What did we learn from the Boxing Day fixtures?
Well, that was a Christmas feast, wasn't it? Plenty of goals, an inflammatory press conference, and dubious refereeing decisions. Boxing Day served up a Christmas treat. Time to digest.
Snappy Mourinho fooling nobody
Manchester City buy full-backs for the price of strikers
That was Jose Mourinho response to a question regarding his comfort with Manchester United's progress. He would later add that the roughly £289 million he has spent so far--official statistics inevitably vary--was "not enough, not enough."
It was a deflection tactic and nothing more, proffered in the proud United tradition that includes Sir Alex Ferguson's observations on Phil Dowd's waistline and Louis van Gaal stealing a page or two from Rafa Benitez's book of "facts." Jose knows his United team are miles behind City. Rather than admit Pep Guardiola's side is superior due to better coaching and tactics, the Portuguese lobbied for further investment. Everyone loves a manager with his hand out.
Mourinho's surliness was sparked by United becoming involved in a 2-2 goalfest with Burnley, of all sides. Sean Dyche's Clarets showed both stoicism and attacking effectiveness, qualities that have seen them visit Liverpool, Tottenham, and Chelsea without losing.
United was laboured in its play. If Mourinho is asking for money, the board should ask whether he can turn further investment into the slick style that Guardiola has fashioned at the Etihad. All it would take is allowing Henrikh Mkhitaryan to play the way he knows best and finding one or two more Jesse Lingards. The young Englishman chipped in another brace to rescue his boss from the need for even further deflection.
Spanish connection spurs Chelsea win
A whipped ball in from the right on the edge of the area. An onrushing Alvaro Morata rising to meet Cesar Azpilicueta's invitation. The net rippling. It is a script we have seen many times before; six to be exact. That is how many times the Spanish defender has assisted his countryman this season. Theirs is the Premier League's most fruitful partnership.
After just one goal in his last seven, Morata has now scored in two consecutive games, shrugging off a blip that was not helped by injury. He still looked a little rusty, but if 'Dave' provides a cross for the towering forward, he will inevitably score.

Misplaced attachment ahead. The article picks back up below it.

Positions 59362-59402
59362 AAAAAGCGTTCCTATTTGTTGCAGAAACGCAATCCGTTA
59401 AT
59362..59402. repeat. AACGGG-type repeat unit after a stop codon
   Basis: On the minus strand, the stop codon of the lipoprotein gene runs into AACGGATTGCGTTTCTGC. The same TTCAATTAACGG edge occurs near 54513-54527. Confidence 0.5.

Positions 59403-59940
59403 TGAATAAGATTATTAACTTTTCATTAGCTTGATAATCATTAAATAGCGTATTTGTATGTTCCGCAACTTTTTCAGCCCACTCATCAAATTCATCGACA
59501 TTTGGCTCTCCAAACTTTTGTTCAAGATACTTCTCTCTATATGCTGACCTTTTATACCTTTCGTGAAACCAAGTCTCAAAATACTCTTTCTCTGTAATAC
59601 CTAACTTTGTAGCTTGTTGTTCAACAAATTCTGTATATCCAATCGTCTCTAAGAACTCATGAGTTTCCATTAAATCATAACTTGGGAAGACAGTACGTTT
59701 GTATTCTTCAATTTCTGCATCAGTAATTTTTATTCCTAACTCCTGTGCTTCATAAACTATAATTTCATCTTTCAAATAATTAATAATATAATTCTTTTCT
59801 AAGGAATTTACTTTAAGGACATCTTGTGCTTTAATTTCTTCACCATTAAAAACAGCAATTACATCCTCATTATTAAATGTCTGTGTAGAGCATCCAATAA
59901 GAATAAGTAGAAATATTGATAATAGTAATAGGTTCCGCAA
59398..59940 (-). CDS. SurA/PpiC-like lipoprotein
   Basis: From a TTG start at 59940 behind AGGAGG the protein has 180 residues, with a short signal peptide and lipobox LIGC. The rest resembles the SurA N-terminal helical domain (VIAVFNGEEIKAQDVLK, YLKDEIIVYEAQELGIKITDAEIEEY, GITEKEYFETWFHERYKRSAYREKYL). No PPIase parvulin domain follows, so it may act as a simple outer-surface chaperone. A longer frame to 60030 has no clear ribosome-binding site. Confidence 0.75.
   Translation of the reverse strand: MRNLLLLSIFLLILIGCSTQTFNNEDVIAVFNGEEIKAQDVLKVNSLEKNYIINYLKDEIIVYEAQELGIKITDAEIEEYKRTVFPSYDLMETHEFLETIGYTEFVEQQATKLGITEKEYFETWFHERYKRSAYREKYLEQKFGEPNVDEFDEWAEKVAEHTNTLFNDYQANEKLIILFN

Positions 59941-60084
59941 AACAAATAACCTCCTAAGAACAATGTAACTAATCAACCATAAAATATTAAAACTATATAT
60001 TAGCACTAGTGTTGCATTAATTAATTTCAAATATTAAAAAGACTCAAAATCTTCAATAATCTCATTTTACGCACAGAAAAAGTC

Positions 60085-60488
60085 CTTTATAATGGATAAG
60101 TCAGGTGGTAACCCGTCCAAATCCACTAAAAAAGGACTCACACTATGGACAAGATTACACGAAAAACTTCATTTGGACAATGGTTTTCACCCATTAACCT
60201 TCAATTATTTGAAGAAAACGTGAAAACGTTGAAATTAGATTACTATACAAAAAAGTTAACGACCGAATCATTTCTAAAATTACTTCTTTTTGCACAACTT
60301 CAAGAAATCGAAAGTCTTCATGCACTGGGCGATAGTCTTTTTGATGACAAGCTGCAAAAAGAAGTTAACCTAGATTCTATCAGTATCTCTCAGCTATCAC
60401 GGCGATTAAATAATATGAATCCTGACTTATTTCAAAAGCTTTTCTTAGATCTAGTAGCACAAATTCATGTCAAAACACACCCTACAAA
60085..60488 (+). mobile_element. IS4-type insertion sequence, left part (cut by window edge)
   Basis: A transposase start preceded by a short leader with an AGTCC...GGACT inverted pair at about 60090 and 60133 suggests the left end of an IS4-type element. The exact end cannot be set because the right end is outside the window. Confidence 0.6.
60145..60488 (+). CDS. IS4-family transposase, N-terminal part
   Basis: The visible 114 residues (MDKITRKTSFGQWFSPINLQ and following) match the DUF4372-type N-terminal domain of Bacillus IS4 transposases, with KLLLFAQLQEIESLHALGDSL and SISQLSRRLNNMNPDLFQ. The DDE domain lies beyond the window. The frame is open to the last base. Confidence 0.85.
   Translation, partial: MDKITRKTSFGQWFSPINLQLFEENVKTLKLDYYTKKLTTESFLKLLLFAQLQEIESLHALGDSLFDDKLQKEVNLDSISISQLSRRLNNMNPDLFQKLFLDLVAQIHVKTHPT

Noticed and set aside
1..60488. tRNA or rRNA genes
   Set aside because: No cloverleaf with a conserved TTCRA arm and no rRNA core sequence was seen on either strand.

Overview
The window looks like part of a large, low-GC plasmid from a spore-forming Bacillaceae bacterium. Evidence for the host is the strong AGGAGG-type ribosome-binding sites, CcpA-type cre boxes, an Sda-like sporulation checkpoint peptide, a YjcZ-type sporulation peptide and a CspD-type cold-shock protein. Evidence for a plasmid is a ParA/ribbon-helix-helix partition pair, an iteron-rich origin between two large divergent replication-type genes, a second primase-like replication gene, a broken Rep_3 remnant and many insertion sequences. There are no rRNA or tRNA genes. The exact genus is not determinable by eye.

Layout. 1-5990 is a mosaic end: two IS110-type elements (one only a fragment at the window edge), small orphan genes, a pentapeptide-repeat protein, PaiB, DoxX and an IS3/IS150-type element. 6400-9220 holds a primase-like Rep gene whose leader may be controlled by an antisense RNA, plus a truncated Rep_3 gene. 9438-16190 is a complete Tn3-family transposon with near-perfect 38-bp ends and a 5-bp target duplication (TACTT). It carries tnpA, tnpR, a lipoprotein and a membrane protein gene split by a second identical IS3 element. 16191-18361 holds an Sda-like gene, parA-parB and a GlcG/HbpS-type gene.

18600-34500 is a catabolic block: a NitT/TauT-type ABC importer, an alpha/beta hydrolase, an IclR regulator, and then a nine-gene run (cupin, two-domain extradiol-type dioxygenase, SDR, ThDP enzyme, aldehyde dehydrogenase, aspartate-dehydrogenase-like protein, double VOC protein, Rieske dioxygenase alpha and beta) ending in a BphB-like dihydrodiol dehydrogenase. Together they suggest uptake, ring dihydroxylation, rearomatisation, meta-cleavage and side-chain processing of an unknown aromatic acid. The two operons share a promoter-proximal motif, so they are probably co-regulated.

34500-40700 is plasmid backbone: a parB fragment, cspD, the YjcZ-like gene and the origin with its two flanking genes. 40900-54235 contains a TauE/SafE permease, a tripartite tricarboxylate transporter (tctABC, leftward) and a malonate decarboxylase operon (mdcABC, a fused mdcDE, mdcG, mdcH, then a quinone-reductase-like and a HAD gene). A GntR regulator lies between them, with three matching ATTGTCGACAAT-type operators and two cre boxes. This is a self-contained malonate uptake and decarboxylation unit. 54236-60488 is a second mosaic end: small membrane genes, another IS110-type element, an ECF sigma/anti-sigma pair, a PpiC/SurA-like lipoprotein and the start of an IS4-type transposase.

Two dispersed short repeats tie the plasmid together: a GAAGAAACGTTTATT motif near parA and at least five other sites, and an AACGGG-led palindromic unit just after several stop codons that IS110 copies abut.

While Morata's game looks to be improving, that of Romelu Luaku, with whom he will be perennially linked given their transfer saga, shows few signs of adapting to life at Old Trafford. The Belgian is not fighting away the demons he faces in front of the net. He has improved in his hold up play, creating opportunities for others. The last thing he or anyone else wants, however, is to become the next Emile Heskey.
Terrible decision costs Hammers vital three points
A turbulent, fascinating match that should've been praised for its entertaining quality was marred by controversy. Bournemouth was gifted a late equaliser courtesy the linesman. Perhaps the man was jealous over missing out on It's Round and It's White's 12 Days of Football.
Whatever the cause, David Moyes saw a win stolen from his team. The Scot had seemingly orchestrated an inspiring 3-2 win for his ever-improving Hammers when Nathan Ake headed across goal in the dying minutes and a subtle touch from Calum Wilson saw the Cherries clinch a draw. Or not. Or yes.
The play was initially ruled offside, Wilson deemed to have touched the ball. Bizarrely, though, the referee overturned the initial decision, concluding the Cherries' forward did not touch the ball. Replays show he clearly did. Even live, there appeared only one decision to give.
Can Liverpool finally build on momentum?
Liverpool's 5-0 thumping of Swansea means they have scored 12 goals in three games. Four goals every ninety minutes is truly exceptional. Going forward, Jurgen Klopp's side is electric, potent, virtually unstoppable.
Yet this has been the story of their season, not to mention Klopp's reign at Anfield. A few very positive, entertaining wins, interrupted by drudge. Draws, losses, and stupid errors again threatened to leave them empty-handed at the Emirates despite having gone 2-0 up.
Liverpool has three fixtures coming up. None are easy. Leicester City at Anfield is followed by Burnley at Turf Moor(!), then a Merseyside FA Cup Third Round clash. You might as well make it four. The Reds then host Manchester City.
Klopp's side must take its momentum into these fixtures to cement a place in the top four. As New Years resolutions go, that is a minimum. Beating Everton to kick-start the cup campaign is also important. The grand old competition is their only viable route to silverware this season.